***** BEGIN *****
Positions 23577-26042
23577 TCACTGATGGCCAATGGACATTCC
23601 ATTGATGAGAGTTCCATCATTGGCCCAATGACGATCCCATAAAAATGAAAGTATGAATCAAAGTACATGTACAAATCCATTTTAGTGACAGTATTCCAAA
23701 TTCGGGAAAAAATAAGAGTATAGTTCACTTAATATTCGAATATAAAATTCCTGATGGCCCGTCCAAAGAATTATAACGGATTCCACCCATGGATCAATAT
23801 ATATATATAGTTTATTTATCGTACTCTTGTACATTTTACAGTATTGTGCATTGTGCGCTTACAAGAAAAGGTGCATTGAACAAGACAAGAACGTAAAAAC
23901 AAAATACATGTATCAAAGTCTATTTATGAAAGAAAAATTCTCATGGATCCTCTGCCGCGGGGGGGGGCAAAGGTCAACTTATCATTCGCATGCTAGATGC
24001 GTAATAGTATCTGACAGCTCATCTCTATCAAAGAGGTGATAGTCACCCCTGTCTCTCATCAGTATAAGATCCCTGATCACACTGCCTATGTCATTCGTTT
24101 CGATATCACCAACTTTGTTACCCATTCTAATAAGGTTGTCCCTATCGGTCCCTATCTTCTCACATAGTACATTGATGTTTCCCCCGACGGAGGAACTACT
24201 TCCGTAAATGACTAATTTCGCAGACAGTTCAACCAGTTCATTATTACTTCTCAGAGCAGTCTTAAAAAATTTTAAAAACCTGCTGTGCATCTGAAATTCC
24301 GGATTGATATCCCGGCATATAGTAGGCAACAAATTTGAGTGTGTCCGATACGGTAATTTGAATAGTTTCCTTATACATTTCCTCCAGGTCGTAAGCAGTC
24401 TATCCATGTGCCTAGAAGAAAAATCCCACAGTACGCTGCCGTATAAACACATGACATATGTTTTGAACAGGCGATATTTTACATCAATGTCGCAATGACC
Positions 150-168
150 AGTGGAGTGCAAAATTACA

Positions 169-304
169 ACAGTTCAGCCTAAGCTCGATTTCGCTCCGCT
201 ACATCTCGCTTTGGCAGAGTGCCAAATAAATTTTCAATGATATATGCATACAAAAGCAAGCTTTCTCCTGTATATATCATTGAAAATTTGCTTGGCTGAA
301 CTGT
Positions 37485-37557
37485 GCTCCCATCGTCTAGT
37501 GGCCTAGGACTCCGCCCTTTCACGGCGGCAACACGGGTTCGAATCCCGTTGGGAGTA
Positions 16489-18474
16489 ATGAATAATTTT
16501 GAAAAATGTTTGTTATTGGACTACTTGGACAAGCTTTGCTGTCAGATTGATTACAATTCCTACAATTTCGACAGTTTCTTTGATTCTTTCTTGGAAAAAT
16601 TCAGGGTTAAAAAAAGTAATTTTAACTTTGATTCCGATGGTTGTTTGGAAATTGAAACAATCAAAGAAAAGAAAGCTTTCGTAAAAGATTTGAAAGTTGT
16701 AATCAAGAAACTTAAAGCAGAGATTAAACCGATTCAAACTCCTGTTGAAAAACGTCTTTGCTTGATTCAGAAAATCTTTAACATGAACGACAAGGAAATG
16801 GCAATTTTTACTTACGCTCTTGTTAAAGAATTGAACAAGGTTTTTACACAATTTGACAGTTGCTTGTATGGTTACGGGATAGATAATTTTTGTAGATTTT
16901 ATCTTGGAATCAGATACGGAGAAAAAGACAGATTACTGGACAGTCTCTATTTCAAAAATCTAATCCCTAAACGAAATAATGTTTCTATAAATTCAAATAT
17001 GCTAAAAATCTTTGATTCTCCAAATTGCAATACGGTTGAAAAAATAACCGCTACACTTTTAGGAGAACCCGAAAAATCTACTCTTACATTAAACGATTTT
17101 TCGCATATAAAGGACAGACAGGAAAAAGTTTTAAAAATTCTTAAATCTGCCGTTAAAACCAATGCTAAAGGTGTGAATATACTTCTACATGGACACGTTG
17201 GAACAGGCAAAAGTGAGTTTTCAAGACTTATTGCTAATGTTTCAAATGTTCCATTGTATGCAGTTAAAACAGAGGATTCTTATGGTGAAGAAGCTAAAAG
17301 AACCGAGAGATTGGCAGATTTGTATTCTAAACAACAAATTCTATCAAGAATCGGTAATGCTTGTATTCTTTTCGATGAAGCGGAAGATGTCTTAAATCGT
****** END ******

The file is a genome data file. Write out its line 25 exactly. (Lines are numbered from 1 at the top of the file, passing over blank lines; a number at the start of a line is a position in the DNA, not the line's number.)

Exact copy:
16701 AATCAAGAAACTTAAAGCAGAGATTAAACCGATTCAAACTCCTGTTGAAAAACGTCTTTGCTTGATTCAGAAAATCTTTAACATGAACGACAAGGAAATG